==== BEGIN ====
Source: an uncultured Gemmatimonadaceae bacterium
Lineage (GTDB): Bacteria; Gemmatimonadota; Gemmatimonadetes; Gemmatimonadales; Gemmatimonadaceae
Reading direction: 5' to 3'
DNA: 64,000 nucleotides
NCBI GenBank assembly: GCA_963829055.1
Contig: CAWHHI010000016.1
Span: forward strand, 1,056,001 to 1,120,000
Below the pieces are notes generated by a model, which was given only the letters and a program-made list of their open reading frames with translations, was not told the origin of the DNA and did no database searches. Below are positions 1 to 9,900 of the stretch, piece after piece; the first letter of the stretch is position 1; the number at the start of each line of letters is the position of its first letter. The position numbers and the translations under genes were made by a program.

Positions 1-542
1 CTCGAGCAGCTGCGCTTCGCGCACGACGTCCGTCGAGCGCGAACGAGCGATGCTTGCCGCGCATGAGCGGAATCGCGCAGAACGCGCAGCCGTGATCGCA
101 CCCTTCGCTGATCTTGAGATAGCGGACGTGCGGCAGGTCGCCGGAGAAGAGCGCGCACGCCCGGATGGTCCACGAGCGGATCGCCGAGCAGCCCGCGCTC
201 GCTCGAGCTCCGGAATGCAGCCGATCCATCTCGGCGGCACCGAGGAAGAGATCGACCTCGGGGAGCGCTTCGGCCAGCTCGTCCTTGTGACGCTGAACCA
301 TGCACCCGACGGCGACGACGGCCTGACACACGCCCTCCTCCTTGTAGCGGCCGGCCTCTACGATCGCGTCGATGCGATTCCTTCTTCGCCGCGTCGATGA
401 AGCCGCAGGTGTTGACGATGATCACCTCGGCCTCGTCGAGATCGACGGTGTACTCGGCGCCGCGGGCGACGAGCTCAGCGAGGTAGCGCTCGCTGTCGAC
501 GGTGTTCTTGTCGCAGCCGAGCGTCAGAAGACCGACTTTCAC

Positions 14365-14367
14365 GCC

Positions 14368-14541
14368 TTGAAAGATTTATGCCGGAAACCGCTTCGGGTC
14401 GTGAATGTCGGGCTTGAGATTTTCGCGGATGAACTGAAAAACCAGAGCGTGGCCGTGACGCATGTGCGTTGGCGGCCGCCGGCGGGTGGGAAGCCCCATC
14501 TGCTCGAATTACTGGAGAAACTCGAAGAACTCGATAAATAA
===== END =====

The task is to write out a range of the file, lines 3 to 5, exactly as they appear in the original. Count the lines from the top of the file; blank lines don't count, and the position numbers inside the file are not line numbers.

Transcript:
Reading direction: 5' to 3'
DNA: 64,000 nucleotides
NCBI GenBank assembly: GCA_963829055.1